EDP Sciences
Free Access
Issue
A&A
Volume 585, January 2016
Article Number A68
Number of page(s) 9
Section Cosmology (including clusters of galaxies)
DOI https://doi.org/10.1051/0004-6361/201526485
Published online 18 December 2015

© ESO, 2015

1. Introduction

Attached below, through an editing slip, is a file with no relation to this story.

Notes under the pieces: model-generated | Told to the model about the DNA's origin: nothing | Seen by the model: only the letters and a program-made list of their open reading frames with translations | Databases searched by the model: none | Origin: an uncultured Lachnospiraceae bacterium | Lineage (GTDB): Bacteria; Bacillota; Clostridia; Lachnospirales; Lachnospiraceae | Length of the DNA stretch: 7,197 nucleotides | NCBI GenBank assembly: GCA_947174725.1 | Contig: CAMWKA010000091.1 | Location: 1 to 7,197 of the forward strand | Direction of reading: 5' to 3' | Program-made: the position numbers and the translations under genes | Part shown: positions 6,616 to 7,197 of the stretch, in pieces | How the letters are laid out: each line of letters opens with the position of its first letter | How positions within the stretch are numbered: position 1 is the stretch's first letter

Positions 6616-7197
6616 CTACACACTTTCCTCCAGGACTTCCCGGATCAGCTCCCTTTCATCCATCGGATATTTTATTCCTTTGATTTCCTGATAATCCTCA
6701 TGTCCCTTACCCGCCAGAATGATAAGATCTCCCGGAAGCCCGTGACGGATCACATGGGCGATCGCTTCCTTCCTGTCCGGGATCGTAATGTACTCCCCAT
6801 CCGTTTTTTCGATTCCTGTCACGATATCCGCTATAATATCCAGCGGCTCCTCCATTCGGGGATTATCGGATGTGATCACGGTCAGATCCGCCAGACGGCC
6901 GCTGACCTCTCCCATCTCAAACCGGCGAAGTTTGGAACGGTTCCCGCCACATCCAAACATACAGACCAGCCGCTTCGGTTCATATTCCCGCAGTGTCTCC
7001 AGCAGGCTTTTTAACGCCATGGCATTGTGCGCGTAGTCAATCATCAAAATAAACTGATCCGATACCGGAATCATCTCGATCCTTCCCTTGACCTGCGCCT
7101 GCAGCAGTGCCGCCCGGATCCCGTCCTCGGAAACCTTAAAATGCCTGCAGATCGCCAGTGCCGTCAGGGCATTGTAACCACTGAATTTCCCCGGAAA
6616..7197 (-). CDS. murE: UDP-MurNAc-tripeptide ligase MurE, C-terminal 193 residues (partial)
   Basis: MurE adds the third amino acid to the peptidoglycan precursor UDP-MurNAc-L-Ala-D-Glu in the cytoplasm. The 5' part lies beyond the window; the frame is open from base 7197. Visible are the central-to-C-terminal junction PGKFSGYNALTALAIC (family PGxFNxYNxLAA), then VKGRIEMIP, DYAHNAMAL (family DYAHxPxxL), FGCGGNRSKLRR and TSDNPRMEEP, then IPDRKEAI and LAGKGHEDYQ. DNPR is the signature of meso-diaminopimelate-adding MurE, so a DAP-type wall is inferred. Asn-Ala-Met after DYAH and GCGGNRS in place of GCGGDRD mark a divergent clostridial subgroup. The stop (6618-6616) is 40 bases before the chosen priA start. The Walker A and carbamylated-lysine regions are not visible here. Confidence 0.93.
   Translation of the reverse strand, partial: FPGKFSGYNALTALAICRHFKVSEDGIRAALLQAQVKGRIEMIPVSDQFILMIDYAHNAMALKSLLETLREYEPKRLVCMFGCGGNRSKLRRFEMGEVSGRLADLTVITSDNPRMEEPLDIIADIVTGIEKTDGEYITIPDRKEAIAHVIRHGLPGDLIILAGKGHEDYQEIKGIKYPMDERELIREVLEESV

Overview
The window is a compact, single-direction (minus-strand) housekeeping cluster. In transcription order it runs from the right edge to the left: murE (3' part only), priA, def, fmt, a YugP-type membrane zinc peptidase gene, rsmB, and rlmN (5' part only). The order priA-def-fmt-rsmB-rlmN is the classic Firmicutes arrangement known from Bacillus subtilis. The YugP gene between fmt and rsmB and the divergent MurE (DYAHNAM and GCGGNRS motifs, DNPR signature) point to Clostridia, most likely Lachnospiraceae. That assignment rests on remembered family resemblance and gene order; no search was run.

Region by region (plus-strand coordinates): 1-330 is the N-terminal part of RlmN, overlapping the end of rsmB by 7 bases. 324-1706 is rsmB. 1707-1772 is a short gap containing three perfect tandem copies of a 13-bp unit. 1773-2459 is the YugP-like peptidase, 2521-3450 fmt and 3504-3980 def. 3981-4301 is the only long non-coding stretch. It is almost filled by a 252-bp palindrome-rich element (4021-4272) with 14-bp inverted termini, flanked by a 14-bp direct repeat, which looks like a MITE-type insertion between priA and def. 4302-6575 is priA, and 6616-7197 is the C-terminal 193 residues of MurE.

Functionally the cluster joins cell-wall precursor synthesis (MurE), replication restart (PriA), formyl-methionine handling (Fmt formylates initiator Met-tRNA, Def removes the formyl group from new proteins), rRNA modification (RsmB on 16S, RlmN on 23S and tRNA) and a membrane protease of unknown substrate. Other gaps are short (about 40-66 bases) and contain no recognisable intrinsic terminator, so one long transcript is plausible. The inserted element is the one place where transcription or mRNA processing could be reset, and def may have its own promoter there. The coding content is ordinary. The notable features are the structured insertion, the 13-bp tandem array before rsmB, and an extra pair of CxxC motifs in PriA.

Gamma-ray bursts (GRBs) are the most violent explosions in the Universe, with the highest isotropic energy up to 1054 erg (for reviews, see Mészáros 2006; Zhang 2007; Gehrels et al. 2009). Thus, they can be detected to the edge of the visible Universe (Ciardi & Loeb 2000; Lamb & Reichart 2000; Wang et al. 2012). For instance, the spectroscopically confirmed redshift of GRB090423 is about 8.2 (Tanvir et al. 2009; Salvaterra et al. 2009). Therefore, they are promising probes for the high-redshift Universe (for a recent review, see Wang et al. 2015). Many studies have been carried out to use GRBs for cosmological purposes, such as the star formation rate (Totani 1997; Wijers et al. 1998; Porciani & Madau 2001; Wang & Dai 2009, 2011a), the intergalactic medium metal enrichment (Barkana & Loeb 2004; Wang et al. 2012), dark energy (Dai et al. 2004; Friedman & Bloom 2005; Schaefer 2007; Basilakos & Perivolaropoulos 2008; Wang et al. 2011b), reionization (Totani et al. 2006; Gallerani et al. 2008; Wang 2013), possible anisotropic acceleration (Wang & Wang 2014a), and the two-point correlation (Li & Lin 2015).